This challenging science-based book reviews today's global situation as well as our long evolution to humanness. It uncovers a crisis in policy and behavior impending since 1990--one stemming from earlier, but long-outmoded assumptions that now threaten future development in common. Feasible reforms, global and national, are outlined.
Ranging widely through time, space, and subject-matter, and moving from earth and life history to economics and new vistas in brain science, Dilloway marshals analysis, ideas, and proposals to lay bare a climactic crisis that, since 1990 in particular, has been systematically concealed from view by the fresh force of a current conventional wisdom.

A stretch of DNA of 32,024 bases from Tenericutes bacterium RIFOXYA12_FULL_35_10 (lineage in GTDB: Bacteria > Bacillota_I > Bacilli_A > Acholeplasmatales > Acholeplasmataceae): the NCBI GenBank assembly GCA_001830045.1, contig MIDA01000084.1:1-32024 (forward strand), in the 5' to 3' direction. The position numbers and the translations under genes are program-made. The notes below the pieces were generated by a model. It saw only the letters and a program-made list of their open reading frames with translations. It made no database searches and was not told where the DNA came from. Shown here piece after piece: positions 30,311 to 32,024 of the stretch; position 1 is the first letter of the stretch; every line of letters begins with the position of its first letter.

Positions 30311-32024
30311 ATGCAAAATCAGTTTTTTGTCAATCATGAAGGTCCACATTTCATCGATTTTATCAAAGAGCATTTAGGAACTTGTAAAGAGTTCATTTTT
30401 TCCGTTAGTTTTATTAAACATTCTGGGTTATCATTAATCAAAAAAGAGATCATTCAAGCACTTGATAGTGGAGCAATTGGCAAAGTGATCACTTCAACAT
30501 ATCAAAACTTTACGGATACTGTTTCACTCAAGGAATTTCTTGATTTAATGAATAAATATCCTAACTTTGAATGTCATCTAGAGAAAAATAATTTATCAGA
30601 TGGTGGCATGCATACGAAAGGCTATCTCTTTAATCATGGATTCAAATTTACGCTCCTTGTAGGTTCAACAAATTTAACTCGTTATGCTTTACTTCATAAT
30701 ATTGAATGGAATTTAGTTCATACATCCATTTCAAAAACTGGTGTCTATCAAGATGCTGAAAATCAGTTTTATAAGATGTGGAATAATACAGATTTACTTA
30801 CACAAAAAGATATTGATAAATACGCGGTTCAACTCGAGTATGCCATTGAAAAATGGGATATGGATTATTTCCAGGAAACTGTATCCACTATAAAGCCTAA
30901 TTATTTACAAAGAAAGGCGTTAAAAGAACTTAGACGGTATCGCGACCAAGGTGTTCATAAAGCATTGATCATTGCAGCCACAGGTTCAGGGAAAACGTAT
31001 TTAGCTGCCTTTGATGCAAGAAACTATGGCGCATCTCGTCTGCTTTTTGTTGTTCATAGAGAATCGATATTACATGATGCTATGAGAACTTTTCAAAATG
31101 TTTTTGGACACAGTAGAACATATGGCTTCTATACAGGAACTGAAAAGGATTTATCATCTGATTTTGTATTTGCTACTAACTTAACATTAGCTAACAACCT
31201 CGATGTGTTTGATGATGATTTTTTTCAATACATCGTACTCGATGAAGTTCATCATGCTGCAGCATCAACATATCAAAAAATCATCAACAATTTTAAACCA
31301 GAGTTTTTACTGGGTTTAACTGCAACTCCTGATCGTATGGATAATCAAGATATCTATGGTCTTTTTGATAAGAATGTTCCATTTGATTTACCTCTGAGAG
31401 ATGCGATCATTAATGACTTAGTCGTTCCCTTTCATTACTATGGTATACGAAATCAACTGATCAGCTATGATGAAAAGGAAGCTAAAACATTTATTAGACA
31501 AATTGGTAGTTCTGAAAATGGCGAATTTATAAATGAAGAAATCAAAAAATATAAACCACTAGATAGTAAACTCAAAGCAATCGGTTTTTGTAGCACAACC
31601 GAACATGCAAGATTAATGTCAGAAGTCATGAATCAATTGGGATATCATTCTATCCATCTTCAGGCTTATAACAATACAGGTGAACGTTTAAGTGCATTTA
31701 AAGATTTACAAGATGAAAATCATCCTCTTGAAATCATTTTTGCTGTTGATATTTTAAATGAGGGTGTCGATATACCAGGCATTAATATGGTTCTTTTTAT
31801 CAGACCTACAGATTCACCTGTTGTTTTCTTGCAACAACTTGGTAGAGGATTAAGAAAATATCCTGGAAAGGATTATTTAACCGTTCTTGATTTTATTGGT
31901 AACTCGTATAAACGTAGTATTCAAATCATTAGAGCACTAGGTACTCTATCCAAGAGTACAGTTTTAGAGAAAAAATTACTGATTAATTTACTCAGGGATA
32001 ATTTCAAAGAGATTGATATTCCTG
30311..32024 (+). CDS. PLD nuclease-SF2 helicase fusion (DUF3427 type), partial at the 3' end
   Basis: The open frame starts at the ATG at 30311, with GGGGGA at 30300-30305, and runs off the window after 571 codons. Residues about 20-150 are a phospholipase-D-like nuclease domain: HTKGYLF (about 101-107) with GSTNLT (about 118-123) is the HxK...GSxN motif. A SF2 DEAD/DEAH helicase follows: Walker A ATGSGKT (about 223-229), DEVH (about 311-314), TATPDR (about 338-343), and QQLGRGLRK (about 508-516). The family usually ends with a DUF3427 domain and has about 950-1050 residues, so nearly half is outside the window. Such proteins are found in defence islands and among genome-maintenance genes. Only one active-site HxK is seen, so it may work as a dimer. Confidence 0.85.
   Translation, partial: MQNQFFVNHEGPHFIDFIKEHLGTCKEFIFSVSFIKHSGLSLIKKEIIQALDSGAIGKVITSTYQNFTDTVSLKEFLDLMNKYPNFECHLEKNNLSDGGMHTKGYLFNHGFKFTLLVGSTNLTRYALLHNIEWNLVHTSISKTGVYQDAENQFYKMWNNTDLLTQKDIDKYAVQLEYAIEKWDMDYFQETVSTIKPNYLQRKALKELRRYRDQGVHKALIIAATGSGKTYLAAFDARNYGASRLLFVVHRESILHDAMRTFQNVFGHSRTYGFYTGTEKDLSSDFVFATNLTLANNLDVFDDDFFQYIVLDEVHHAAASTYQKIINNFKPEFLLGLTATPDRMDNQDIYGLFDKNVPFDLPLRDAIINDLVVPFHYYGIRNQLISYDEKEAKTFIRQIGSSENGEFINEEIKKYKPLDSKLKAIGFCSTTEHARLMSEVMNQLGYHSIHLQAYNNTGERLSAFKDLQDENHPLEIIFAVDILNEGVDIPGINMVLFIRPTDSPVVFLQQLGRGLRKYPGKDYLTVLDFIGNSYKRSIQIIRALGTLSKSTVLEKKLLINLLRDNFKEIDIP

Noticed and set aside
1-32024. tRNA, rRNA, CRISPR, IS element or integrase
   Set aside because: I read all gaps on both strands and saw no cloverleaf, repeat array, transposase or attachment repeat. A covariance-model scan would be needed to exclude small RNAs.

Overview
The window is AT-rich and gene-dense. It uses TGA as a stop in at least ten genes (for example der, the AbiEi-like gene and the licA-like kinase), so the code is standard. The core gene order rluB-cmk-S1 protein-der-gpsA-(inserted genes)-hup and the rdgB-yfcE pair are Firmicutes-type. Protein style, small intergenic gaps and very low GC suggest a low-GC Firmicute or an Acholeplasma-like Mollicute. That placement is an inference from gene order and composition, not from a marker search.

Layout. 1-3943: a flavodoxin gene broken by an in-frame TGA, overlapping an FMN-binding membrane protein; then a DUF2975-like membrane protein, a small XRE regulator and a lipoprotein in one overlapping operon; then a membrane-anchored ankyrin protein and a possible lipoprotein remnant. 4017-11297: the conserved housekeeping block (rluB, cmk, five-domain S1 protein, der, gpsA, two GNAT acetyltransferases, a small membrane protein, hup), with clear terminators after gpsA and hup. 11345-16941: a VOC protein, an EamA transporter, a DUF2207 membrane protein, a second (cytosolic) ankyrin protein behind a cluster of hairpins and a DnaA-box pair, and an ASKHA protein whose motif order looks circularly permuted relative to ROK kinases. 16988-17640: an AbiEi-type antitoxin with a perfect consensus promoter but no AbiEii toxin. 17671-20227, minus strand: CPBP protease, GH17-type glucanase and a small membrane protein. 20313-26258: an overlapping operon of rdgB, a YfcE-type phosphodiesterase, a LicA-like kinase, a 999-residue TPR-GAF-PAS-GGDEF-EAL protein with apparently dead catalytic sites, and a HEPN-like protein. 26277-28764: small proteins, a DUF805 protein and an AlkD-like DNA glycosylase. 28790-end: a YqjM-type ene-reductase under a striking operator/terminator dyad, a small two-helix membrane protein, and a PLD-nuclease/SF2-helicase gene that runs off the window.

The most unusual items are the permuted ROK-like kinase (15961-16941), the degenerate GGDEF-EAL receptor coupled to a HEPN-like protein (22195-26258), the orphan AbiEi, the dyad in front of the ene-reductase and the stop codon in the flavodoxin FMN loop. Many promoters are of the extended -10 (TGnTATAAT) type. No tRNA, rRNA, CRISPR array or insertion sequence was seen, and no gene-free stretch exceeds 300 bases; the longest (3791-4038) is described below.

Successive chapters review our global situation in its major demographic, environmental, economic, and human rights aspects. Our entire time perspective is then examined to throw new light on powerful human capacities and the way they are now being contradicted by assumptions--seemingly rational two centuries ago--that have become outmoded, yet still decisive, in the century now ending. Dilloway next looks at recent economic history to see how this now-obsolete philosophy has come to prevail and how massively it opposes the cooperative social basis of our entire human potential. After reviewing a many-sided United Nations push based on environmental conservation, development, and human rights, Dilloway arrives at feasible, yet far-reaching proposals for stronger international government and matching basic reforms at the level of the advanced nation-state.